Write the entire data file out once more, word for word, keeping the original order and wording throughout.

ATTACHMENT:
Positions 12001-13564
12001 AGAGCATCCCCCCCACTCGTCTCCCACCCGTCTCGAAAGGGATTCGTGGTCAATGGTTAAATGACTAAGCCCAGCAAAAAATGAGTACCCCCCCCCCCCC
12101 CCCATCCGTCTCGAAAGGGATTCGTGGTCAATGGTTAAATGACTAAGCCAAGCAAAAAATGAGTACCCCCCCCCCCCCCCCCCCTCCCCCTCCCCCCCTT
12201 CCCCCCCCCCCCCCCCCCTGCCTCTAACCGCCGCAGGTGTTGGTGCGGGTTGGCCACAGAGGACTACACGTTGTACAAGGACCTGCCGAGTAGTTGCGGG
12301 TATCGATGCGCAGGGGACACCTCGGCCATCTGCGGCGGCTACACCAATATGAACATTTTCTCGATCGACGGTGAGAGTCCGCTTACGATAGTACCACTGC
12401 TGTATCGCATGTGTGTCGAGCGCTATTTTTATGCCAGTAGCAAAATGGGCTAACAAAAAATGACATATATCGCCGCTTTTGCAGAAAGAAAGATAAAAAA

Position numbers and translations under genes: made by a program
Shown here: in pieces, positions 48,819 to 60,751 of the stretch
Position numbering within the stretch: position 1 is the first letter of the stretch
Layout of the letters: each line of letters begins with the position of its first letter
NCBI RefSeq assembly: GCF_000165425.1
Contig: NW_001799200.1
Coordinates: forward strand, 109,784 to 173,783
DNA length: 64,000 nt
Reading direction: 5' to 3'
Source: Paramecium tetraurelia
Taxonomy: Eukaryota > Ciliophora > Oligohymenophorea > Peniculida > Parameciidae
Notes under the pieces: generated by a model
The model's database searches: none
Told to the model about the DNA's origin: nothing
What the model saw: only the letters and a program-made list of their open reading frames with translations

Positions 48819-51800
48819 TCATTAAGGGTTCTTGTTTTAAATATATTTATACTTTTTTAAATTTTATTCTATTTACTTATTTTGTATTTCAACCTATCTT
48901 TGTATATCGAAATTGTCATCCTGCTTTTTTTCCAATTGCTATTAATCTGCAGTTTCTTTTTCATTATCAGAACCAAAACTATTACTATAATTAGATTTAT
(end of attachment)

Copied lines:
Positions 12001-13564
12001 AGAGCATCCCCCCCACTCGTCTCCCACCCGTCTCGAAAGGGATTCGTGGTCAATGGTTAAATGACTAAGCCCAGCAAAAAATGAGTACCCCCCCCCCCCC
12101 CCCATCCGTCTCGAAAGGGATTCGTGGTCAATGGTTAAATGACTAAGCCAAGCAAAAAATGAGTACCCCCCCCCCCCCCCCCCCTCCCCCTCCCCCCCTT
12201 CCCCCCCCCCCCCCCCCCTGCCTCTAACCGCCGCAGGTGTTGGTGCGGGTTGGCCACAGAGGACTACACGTTGTACAAGGACCTGCCGAGTAGTTGCGGG
12301 TATCGATGCGCAGGGGACACCTCGGCCATCTGCGGCGGCTACACCAATATGAACATTTTCTCGATCGACGGTGAGAGTCCGCTTACGATAGTACCACTGC
12401 TGTATCGCATGTGTGTCGAGCGCTATTTTTATGCCAGTAGCAAAATGGGCTAACAAAAAATGACATATATCGCCGCTTTTGCAGAAAGAAAGATAAAAAA

Position numbers and translations under genes: made by a program
Shown here: in pieces, positions 48,819 to 60,751 of the stretch
Position numbering within the stretch: position 1 is the first letter of the stretch
Layout of the letters: each line of letters begins with the position of its first letter
NCBI RefSeq assembly: GCF_000165425.1
Contig: NW_001799200.1
Coordinates: forward strand, 109,784 to 173,783
DNA length: 64,000 nt
Reading direction: 5' to 3'
Source: Paramecium tetraurelia
Taxonomy: Eukaryota > Ciliophora > Oligohymenophorea > Peniculida > Parameciidae
Notes under the pieces: generated by a model
The model's database searches: none
Told to the model about the DNA's origin: nothing
What the model saw: only the letters and a program-made list of their open reading frames with translations

Positions 48819-51800
48819 TCATTAAGGGTTCTTGTTTTAAATATATTTATACTTTTTTAAATTTTATTCTATTTACTTATTTTGTATTTCAACCTATCTT
48901 TGTATATCGAAATTGTCATCCTGCTTTTTTTCCAATTGCTATTAATCTGCAGTTTCTTTTTCATTATCAGAACCAAAACTATTACTATAATTAGATTTAT